Drug powders with tunable wettability by atomic and molecular layer deposition: From highly hydrophilic to superhydrophobic

Damiano La Zara, Fuweng Zhang, Feilong Sun, Maximilian R. Bailey, Michael J. Quayle, Gunilla Petersson, Staffan Folestad, J. Ruud van Ommen

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The wettability of pharmaceuticals is a key physical property which influences their dissolution rate, dispersibility, flowability and solid-state stability. Here, we provide a platform of surface nanoengineering methods capable of tuning the wettability of drug powders from high hydrophilicity to superhydrophobicity with drug loadings up to 95–99%. Specifically, we functionalize gram-scale micronized budesonide, a commercial active pharmaceutical ingredient for respiratory diseases, in a vibrated fluidized bed reactor with inorganic Al2O3, TiO2 and SiO2 by atomic layer deposition (ALD), organic poly(ethylene terephthalate) (PET) by molecular layer deposition (MLD) and inorganic/organic titanicone by hybrid ALD/MLD. Transmission electron microscopy shows the formation of smooth and uniform films for each deposition process without significantly affecting the surface morphology of the budesonide particles. Crucially, the deposition processes do not alter the solid-state structure and cytocompatibility of budesonide. The ceramic ALD films are able to convert the originally hydrophobic budesonide into highly hydrophilic powders with water contact angles (WCAs) of ~10° within a few seconds. The purely organic PET films grown via MLD deliver superhydrophobic powders with a WCA of 145–150°. In contrast, the titanicone hybrid ALD/MLD films lead to mild hydrophilicity with WCAs ranging from ~80° to ~60°. Modifying the wetting properties of inhaled drug powders such as budesonide is relevant to improve bioavailability, enhance the dispersion of formulations in suspension-based inhalers or prevent moisture interactions in dry powder inhalers. Moreover, by tuning the surface chemical composition at the atomic or molecular level, particle ALD, MLD and hybrid ALD/MLD enable control over powder wettability for several pharmaceutical dosage forms with applications in oral, orally inhaled and parenteral delivery.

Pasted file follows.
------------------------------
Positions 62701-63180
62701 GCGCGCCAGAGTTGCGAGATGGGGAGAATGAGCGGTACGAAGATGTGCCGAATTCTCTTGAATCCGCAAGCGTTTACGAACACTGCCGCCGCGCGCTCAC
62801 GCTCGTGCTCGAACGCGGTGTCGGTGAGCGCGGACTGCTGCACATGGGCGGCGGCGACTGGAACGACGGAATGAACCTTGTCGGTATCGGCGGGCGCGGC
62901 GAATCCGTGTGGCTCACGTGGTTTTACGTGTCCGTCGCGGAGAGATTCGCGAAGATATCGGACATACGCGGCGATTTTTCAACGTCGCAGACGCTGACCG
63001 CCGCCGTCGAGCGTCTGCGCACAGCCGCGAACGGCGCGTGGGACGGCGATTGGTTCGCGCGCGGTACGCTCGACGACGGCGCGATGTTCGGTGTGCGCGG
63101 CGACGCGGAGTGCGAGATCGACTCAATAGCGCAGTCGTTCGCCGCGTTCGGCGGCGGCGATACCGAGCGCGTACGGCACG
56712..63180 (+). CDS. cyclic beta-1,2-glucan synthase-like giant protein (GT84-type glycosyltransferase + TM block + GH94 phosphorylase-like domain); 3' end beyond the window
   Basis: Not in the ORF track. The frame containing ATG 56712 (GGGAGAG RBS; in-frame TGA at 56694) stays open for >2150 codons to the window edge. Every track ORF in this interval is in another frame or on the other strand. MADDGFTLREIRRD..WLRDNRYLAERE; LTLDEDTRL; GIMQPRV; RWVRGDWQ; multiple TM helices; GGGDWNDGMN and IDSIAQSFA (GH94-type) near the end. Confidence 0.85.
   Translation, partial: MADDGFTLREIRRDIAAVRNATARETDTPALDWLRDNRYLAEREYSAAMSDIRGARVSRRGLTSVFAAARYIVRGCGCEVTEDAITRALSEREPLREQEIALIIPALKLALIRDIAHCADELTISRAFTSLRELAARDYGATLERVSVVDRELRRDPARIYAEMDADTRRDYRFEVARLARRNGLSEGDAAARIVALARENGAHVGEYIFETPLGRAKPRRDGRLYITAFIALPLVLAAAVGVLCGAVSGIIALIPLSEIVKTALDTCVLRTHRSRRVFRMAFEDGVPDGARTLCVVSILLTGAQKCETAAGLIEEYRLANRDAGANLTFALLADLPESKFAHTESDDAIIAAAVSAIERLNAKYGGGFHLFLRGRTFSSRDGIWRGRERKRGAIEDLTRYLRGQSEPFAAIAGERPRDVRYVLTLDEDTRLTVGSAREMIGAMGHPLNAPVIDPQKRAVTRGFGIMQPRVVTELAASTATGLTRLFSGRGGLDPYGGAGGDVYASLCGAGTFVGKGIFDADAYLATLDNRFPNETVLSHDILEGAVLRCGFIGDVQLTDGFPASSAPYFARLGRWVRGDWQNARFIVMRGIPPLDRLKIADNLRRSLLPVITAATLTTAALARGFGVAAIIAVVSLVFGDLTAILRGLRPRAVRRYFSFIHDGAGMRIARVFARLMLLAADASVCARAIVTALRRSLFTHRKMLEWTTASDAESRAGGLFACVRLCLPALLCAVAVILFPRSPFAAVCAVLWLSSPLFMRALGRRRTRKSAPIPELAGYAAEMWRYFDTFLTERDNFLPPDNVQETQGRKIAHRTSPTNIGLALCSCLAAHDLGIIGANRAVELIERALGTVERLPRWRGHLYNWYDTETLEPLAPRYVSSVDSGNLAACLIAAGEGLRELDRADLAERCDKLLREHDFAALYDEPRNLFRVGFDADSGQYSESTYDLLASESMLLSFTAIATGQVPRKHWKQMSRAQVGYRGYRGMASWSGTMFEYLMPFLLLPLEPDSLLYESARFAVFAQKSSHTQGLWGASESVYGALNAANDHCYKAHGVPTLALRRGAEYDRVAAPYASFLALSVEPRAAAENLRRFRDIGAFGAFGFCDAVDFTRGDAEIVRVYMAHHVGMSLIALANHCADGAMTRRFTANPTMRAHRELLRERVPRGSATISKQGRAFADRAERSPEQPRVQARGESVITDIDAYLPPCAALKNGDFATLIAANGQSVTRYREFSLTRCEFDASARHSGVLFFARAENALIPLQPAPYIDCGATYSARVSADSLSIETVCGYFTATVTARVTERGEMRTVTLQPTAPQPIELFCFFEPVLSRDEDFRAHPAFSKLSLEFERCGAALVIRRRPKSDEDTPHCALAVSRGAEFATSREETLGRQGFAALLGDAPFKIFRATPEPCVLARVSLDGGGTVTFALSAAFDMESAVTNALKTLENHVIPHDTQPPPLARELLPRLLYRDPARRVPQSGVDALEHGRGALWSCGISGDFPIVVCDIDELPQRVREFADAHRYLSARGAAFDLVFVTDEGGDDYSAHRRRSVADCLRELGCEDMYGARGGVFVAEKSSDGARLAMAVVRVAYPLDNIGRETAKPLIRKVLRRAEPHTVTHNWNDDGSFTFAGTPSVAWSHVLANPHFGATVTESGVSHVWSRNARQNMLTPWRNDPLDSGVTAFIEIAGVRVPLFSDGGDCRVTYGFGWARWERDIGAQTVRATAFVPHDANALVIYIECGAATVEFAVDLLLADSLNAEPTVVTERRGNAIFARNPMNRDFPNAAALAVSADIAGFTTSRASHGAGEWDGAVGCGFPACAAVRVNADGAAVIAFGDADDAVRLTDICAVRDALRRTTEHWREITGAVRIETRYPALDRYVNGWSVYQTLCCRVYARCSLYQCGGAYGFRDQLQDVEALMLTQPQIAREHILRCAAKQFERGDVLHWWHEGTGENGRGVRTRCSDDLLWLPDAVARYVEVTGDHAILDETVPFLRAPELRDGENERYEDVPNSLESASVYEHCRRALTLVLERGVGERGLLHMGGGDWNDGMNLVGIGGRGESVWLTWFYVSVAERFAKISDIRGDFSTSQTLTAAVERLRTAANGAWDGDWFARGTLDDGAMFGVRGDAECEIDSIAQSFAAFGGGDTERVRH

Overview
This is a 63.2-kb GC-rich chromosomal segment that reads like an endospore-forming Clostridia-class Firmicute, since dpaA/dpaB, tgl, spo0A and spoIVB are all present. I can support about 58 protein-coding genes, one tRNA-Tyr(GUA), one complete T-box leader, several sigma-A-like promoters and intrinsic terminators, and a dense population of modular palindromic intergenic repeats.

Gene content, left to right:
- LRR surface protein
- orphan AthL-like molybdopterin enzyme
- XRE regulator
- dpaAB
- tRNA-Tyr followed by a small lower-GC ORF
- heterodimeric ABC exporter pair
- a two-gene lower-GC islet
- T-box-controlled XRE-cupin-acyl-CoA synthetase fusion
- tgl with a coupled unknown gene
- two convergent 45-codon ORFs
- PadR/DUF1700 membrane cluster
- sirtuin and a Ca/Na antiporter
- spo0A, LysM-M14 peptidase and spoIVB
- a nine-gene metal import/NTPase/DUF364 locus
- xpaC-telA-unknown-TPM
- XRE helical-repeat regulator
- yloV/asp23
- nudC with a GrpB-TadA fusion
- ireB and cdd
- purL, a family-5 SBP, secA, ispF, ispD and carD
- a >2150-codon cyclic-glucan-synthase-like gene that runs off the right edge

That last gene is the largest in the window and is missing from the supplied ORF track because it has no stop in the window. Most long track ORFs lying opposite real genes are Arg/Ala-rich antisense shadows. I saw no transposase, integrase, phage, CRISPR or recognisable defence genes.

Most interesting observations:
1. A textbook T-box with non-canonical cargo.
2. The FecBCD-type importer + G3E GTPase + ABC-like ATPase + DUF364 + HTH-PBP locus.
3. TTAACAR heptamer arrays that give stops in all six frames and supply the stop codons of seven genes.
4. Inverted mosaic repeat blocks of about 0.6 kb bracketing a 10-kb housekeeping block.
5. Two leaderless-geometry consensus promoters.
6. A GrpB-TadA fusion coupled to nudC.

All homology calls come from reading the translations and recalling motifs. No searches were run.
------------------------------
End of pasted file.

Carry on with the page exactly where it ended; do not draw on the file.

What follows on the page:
Original languageEnglish
Article number100945
JournalApplied Materials Today
Publication statusPublished - 2021


  • Atomic layer deposition
  • Budesonide
  • Hydrophilic/hydrophobic
  • Molecular layer deposition
  • Pharmaceutical powder
  • Wetting

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